Tags:It's tricky to review a performance by Malian guitarist Vieux Farka Touré not because there isn't much to say, but because he sings mainly in Bambara and French. So, something is lost to the language barrier, but something else is gained — without understanding the lyrics it's possible to become immersed in the music, the rhythms and the interesting connections Touré makes between African and American sounds.
Opening Touré's Friday night show at the Orange Peel was Sri Lankan-American singer/songwriter Bhi Bhiman, who performed solo and acoustic. His simple finger-style guitar style was old-timey — as were his suit and driver's cap. But a quick listen to Bhiman's lyrics (no language barrier there) revealed a very modern story-teller using older American music styles as a jumping-off point. "We got married in the Wal-Mart down by the franks and beans," he sang in the song "Ballerina." Another song, with the lovelorn refrain, "I've got my eye on you," morphed into CeLo's "Crazy," showcasing Bhiman's considerable vocal prowess.
The evening truly belonged to Touré, though. Performing this time as part of a trio (he's appeared in Asheville on a number of occasions, in a number of lineups), Touré took the stage with bassist Mamadou Sidibe and drummer Tim Keiper. The group started off slow, with a pulsating, meditative number that, even without full-on percussion, had the crowd on its feet.
For the second song, Keiper moved to the calabash, adding a combination of strung shells and chop sticks for a variety of sounds (think: fogs and crickets) on the hand drum. But after that, Keiper was back to the drum kit and the show quickly picked up pace, delving into psychedelic rock territory.
Something about the repetitive nature of African rhythms lends itself to psychedelic soundscapes, but Touré's take seems to have another motivation. Touré is the son of the late, celebrated Malian guitarist Ali Farka Touré, who is often credited with creating the bridge between Malian music and American blues music. (He's referenced in PBS series The Blues, produced by Martin Scorsese.) Vieux seems to be continuing in his father's tradition of bridging African and American sounds, but he's departed from folk blues in favor of electric rock.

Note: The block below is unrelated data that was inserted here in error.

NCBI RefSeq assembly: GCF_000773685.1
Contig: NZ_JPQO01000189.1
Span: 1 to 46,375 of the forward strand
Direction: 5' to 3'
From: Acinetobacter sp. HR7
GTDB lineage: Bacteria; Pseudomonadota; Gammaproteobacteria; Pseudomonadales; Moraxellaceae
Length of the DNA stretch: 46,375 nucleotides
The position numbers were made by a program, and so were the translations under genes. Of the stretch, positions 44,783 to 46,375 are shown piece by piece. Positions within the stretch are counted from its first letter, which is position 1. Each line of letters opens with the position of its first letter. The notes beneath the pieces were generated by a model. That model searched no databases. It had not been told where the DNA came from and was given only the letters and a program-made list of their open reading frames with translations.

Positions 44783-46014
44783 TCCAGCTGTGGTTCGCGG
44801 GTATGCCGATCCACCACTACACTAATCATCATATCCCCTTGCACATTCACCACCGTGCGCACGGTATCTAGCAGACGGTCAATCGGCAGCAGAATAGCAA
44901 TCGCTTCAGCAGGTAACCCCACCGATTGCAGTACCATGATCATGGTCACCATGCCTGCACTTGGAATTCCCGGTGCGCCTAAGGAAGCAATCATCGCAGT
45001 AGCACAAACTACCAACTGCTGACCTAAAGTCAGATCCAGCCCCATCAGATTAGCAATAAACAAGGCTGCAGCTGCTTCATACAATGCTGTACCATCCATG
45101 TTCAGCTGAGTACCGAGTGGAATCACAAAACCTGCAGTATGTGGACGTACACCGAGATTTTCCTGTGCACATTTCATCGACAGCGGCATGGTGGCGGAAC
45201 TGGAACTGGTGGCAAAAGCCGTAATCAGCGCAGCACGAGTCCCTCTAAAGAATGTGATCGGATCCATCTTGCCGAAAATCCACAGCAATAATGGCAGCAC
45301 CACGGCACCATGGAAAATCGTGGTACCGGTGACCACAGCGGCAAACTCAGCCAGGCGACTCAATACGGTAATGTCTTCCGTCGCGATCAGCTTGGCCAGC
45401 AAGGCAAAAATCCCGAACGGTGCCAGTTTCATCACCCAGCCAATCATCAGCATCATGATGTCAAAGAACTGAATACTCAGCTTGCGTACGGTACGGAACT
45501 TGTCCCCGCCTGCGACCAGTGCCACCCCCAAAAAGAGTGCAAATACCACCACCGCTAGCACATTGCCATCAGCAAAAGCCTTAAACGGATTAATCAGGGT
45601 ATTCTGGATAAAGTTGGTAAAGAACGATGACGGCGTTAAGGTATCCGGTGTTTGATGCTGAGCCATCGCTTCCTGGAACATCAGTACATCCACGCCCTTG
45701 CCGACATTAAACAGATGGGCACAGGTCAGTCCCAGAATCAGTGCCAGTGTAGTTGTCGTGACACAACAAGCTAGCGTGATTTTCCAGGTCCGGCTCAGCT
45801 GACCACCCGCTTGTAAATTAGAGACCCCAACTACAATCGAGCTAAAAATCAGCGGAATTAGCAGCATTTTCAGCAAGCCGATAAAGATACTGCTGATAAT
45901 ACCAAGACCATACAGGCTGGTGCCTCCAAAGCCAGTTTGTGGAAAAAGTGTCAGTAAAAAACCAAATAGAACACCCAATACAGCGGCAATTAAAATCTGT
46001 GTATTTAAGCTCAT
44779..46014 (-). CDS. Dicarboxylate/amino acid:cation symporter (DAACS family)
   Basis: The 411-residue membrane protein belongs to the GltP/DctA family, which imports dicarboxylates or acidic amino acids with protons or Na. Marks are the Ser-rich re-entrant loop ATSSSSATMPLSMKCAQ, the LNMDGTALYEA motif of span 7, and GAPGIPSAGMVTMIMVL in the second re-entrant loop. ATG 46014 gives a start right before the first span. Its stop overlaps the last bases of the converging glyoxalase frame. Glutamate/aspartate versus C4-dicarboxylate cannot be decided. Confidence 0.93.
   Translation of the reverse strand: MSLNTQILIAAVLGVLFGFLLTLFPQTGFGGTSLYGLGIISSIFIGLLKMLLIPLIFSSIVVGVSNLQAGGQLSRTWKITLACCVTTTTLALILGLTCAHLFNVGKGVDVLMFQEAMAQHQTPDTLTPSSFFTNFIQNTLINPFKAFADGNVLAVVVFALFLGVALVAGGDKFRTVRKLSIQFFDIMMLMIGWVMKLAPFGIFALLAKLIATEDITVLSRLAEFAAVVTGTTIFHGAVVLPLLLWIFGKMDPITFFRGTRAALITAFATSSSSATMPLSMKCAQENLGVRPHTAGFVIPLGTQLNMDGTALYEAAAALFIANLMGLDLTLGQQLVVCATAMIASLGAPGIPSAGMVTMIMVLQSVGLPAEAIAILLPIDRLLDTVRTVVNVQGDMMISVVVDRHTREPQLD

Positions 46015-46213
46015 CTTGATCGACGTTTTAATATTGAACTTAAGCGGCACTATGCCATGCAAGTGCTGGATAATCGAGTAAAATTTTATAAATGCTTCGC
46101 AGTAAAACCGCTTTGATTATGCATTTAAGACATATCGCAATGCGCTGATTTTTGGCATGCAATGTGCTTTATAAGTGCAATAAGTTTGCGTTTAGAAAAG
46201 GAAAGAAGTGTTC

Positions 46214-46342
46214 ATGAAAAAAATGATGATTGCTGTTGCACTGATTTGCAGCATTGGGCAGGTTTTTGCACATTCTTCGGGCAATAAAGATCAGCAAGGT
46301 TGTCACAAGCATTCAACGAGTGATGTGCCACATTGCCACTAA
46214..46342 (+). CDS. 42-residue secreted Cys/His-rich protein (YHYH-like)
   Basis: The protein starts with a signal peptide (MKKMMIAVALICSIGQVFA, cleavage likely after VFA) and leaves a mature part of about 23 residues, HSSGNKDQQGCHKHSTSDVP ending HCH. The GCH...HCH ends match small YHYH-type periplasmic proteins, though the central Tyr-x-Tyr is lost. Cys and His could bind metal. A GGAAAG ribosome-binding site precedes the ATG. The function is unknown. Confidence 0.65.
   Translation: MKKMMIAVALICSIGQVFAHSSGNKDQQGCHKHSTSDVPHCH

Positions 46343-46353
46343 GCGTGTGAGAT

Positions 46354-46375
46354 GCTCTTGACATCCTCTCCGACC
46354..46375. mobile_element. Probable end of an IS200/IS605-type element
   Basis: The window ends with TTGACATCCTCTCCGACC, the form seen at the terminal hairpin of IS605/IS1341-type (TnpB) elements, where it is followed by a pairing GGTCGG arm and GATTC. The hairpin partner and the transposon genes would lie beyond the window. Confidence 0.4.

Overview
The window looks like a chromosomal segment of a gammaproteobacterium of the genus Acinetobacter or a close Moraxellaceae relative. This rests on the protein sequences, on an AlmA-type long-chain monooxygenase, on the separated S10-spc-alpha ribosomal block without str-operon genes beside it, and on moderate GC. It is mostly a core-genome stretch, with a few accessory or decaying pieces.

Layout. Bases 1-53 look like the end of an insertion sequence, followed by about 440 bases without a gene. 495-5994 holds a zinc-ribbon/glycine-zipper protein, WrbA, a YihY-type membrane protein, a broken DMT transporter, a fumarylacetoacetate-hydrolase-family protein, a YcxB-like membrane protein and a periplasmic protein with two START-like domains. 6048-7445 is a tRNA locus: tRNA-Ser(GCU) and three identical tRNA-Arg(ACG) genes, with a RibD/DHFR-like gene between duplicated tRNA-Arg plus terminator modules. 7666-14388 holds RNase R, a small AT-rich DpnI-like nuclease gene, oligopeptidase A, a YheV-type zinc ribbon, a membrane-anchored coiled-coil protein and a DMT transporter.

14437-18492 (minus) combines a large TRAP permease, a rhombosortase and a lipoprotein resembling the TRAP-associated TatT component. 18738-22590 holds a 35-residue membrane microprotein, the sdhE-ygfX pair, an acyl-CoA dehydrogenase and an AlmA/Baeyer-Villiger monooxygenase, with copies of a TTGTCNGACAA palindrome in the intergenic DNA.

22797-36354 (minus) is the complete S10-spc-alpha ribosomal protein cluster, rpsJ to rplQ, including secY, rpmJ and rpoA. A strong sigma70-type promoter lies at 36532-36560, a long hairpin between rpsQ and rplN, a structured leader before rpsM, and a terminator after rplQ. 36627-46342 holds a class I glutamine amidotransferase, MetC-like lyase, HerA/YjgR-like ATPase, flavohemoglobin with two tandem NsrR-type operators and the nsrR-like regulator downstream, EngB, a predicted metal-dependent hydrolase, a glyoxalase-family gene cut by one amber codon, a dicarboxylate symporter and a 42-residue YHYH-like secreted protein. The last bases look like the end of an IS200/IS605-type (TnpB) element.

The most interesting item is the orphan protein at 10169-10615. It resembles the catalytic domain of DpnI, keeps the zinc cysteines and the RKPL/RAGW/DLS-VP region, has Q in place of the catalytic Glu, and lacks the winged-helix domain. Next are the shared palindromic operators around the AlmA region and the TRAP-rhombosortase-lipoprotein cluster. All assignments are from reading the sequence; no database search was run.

During the Orange Peel show, rhythms built to frantic pacing, Vieux's fingers flew over his guitar, the ebbing meditative quality of the first few songs gave way to an intensity that called to mind the southern rock and British rock of the 70s — and yet even at the pinnacle of the jam and whirl and chaos, Vieux remained a calm eye of the storm, completely in control and never missing a note. His facial expressions vary only from utterly peaceful to serenely happy. (The band, too, was well-practiced and able to turn on a dime with the slightest of signals from their leader.)
A high point of the evening was when Vieux led a call-and-response on "Amani Quai” from his new album, The Secret. The audience eagerly added to the chorus while Vieux's guitar solos added layers of texture and color to an evening already rich in both.
Here's a video of the last couple minutes of the "Amani Quai" jam:
Video by Jake Frankel